Vancouver Adult Child Support Lawyers answer the key question Is Child Support Payable when an Adult Child is Still Pursuing Further Education Children are entitled to a similar level of support and standard of living as if the family unit remained intact. Many people tell our Vancouver Adult Child Support Lawyers that they thought child support automatically ends at 19. This is true sometimes but simply wrong in other cases. Today Joty Sandhu helps Vancouver family law clients understand the rules for support for children over the age of majority.
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Is the Adult Child Still a “Child of the Marriage”?
Vancouver Adult Child Support Lawyers explain that under s.2 of the Divorce Act, a “child of the marriage” means a child of two spouses or former spouses who, at the material time,
a) is under the age of majority and who has not withdrawn from their charge, or
b) is the age of majority or over and under their charge but unable, by reason of illness, disability or other cause, to withdraw from their charge or to obtain the necessaries of life.
The age of majority in BC is 19 as per s.1 of the Age of Majority Act in BC. Therefore, there is no absolute duty, nor any prima facie legal obligation upon a parent to support an adult child 19 years of age or older.
However, there is much authority that the pursuit of education can be a sufficient “other cause” that may render an adult child to be unable to withdraw from the parental charge or obtain the necessities of life [Farden v. Farden,  B.C.J. No. 1315 (S.C.)]. Therefore, if it is established that a child remains a “child of the marriage” because of that child’s attendance at a post-secondary institution, then a parent will have an obligation to support the child in pursuit of further education.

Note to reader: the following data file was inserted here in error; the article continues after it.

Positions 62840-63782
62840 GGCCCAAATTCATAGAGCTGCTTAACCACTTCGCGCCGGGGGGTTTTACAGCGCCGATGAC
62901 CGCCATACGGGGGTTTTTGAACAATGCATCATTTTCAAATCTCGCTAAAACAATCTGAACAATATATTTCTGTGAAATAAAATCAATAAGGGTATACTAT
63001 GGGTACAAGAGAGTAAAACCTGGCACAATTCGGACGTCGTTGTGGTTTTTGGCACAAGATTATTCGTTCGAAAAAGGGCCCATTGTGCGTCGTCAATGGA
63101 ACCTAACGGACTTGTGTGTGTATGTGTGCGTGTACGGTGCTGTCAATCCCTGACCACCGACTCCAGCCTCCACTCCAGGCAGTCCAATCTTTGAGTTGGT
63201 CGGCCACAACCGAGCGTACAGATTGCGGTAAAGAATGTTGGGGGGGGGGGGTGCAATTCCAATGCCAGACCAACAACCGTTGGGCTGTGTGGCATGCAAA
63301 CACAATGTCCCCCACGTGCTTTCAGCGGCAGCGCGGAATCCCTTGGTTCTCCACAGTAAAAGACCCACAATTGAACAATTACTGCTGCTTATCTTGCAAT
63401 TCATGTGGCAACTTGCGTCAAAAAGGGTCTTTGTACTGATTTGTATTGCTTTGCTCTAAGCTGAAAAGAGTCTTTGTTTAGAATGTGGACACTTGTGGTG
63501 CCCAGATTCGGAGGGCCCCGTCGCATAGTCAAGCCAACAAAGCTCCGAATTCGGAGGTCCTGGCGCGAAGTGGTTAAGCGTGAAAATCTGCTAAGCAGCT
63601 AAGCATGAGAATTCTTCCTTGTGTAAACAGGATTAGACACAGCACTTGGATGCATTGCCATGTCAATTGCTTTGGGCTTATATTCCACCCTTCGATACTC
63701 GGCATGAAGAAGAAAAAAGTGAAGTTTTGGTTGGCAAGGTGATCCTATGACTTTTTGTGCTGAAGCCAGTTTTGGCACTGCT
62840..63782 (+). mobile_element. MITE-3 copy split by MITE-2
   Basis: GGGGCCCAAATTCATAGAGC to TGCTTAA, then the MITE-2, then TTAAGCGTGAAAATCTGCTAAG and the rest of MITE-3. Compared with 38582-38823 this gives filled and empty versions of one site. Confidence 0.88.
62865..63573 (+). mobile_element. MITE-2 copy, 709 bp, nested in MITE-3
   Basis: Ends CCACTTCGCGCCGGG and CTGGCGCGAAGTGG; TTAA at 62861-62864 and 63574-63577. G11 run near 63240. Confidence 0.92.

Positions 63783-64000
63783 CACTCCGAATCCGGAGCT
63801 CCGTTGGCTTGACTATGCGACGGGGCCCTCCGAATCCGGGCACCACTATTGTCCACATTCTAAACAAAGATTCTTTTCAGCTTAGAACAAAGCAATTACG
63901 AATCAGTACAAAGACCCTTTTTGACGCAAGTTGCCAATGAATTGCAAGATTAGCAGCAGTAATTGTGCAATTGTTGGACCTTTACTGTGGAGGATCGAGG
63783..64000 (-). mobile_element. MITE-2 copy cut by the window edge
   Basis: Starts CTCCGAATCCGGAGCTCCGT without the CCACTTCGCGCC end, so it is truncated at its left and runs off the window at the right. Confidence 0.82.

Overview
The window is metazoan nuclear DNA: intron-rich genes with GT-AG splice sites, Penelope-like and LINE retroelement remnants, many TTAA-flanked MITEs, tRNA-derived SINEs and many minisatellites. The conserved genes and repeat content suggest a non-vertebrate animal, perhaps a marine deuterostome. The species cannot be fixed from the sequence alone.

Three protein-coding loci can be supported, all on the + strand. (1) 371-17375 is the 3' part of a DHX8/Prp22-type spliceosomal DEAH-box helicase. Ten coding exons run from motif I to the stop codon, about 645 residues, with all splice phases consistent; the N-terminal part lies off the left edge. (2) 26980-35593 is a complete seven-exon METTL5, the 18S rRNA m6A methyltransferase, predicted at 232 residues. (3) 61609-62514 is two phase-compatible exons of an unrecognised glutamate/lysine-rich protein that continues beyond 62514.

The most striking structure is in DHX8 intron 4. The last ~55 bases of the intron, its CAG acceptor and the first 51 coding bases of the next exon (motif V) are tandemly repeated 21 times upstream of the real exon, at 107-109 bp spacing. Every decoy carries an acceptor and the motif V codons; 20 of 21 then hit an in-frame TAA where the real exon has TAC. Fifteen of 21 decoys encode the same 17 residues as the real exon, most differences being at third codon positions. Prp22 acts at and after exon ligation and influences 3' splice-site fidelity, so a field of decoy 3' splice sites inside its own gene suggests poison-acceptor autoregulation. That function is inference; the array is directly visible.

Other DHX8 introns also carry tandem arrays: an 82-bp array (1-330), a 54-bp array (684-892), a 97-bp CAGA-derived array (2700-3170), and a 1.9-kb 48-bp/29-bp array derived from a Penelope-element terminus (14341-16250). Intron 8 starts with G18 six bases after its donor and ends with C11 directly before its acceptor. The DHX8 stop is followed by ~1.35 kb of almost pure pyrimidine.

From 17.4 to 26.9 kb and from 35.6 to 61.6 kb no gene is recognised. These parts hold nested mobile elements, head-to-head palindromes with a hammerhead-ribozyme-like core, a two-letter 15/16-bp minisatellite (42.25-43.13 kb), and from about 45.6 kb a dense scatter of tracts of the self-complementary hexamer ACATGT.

In a claim for child support, the parent seeking maintenance bears the onus of proving that a child over the age of majority is unable to withdraw from his or her control or is unable to obtain the necessaries of life.
Whether or not attendance in a post-secondary institution will be sufficient cause for a finding that the child is still a “child of the marriage” requires examination of all the circumstances. Our top-rated Vancouver Adult Child Support Lawyers warn it is not a conclusion which follows automatically from proof of attendance at the institution (Neufeld v. Neufeld, 2005 BCCA 7).
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The leading case Farden v. Farden provided various circumstances for the courts to consider in claims of this nature:
1) Whether the child is in fact enrolled in a course of studies and whether it is a full time or part-time course of studies;
2) Whether or not the child has applied for, or is eligible for, student loans or other financial assistance;
3) The career plans of the child, i.e., whether the child has some reasonable and appropriate plan or is simply going to college because there is nothing better to do;
(i.e. will the child’s specific educational program result in them gaining remunerative employment?)
4) The ability of the child to contribute to his own support through part-time employment;
5) The age of the child;
6) The child’s past academic performance, whether the child is demonstrating success in the chosen course of studies;
7) What plans the parents made for the education of their children, particularly where those plans were made during cohabitation;